||Letters To The Editor
by David Solway
I appreciate Fred Reed’s response to my Karavis translations and commentaries in the October issue of BIC and take seriously his observations on certain aspects of the poet’s career and itinerary which I may not have fully accounted for. As Reed notes, Karavis is a mercurial and elusive figure whose biography will always remain to a large degree inaccessible.
Nevertheless, I must object to some of his contentions. Though Karavis has referred to himself somewhat facetiously as an “Aegean corsair” (private correspondence), I doubt very strongly that he is of Libyan pirate descent, as C.D. Candias argues, or that his ancestors were “tourkosporoi”. Indeed, his namesake grandfather is still renowned on Crete for the role he played in the struggle against the Ottoman overlord. There is no question here of collaboration. I have met Dr. Candias of the Arcadian Institute (N.B. not “Academy”, as Reed calls it) and—it pains me to say this—I suspect that he is engaged on a piratical expedition of his own to appropriate the Karavis phenomenon for rather obvious personal cum academic reasons. His scholarship, a tissue of minimal fact and maximal fancy, is far from being impartial and reliable.
Further, though Reed’s credentials as a translator of Greek and a Hellenic savant are impeccable, I think he has erred on several counts. If Karavis once supplemented his income as a smuggler of contraband cigarettes, the Syros prefecture would certainly have intervened in the most decisive manner, as it did on many other occasions. Nor do I see how Candias’ photographic reproductions of short Karavis poems scribbled on the back of Santé cigarette packages can be accepted as evidence, since Karavis’ “preferred brand” happens to be Karelia. I have never known him to smoke anything else, which goes as well for some of the more recondite substances on which Reed and Candias like to speculate. (It is true that he once sampled the notorious “mavri” but as he confessed to me in conversation, wearing his trademark grin, “the experience was redundant; you see, I discovered I was there already.”) In addition, the article in Levkos Pyrgos (April 1993) has been exposed by Constantine Makris as a canard and if Karavis was ever involved with the Macedonian siren Plaka Maskaneis, only the poet can say. And he’s not talking.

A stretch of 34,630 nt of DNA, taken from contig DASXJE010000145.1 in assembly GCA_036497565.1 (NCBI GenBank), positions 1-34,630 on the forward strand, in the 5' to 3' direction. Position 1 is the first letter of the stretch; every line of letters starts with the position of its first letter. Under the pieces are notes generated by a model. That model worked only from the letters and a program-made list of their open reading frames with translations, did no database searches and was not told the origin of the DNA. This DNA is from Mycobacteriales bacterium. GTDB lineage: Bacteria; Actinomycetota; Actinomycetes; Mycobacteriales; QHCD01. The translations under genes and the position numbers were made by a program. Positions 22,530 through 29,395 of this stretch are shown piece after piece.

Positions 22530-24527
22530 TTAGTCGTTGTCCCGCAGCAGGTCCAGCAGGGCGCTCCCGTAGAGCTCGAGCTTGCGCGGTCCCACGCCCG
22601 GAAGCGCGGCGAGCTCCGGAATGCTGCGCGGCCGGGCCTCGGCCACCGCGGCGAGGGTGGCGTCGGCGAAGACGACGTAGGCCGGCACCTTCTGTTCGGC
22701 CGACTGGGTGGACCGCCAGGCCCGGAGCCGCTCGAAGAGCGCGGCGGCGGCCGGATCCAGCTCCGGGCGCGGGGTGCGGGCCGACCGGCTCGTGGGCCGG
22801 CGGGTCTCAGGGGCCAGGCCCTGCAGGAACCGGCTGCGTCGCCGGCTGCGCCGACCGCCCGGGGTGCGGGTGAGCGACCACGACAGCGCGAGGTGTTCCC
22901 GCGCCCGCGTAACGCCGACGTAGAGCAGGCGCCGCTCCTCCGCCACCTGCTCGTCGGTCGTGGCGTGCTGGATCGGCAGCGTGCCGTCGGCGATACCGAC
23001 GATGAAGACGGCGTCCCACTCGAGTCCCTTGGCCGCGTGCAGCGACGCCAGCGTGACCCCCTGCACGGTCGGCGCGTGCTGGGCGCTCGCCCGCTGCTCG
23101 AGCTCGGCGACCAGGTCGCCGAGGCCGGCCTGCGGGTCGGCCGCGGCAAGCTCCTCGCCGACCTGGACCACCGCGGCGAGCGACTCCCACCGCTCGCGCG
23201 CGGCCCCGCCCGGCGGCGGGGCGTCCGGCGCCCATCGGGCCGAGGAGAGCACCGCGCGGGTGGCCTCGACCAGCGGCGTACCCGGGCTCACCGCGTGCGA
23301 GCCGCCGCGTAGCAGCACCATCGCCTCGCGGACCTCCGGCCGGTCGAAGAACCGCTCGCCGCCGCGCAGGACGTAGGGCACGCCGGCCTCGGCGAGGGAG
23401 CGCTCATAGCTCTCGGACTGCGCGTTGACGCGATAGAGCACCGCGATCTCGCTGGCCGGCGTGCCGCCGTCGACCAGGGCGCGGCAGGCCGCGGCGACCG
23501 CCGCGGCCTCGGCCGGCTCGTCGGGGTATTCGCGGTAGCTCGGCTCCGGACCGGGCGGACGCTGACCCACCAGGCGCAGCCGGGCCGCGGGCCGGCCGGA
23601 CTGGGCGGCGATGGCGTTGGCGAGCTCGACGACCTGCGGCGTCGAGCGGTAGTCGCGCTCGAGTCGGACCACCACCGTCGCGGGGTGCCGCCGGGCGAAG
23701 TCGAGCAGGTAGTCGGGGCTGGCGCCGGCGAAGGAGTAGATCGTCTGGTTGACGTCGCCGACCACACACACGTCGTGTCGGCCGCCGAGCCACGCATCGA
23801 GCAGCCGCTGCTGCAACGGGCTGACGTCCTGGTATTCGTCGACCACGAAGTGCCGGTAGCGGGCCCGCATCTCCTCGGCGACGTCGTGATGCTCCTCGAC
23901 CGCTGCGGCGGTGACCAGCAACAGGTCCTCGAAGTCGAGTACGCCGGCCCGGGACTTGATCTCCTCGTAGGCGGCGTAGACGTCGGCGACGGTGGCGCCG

Finally, Candias’ claim, which Reed appears to countenance, that Karavis “appropriated” the work of sundry Canadian poets sojourning on Hydra is wholly ludicrous if not disingenuous. Karavis’ knowledge of English was never up to the exigencies of translation and in fact he has only recently begun to yaw about in the language, thanks to the ministrations of his Elladas interviewer, Anna Zoumi, with whom he now enjoys an intimate friendship. As above, I suspect that the ineffable Dr. Candias is busy confecting and perpetrating his own agenda, especially as Karavis has become a hot academic property. Candias’ motives are, in my estimation, starkly transparent.
I advise Fred Reed to adopt a modified version of Cato’s homiletic caveat: fear some Greeks bearing gifts. The works and days of Andreas Karavis will always remain at least partially obscure—the poet will see to that—but such obscurity is darkened rather than clarified by certain members of the critical and academic establishment whose intentions are often of a distressingly partisan and self-interested nature. The exception here is Dr. Constantine Makris, whom Reed cites only in passing. It is Makris, not Candias, we would be best advised to consult. The former’s work-in-progress, The Wild Emerald: The Poetry of Andreas Karavis, portions of which have been published in various Greek periodicals, promises to set the terms of our discourse on the poet, whereas Candias’ essay in Ionika Grammata, Reed’s primary source, will become part of the burgeoning apocrypha of Karavis scholarship.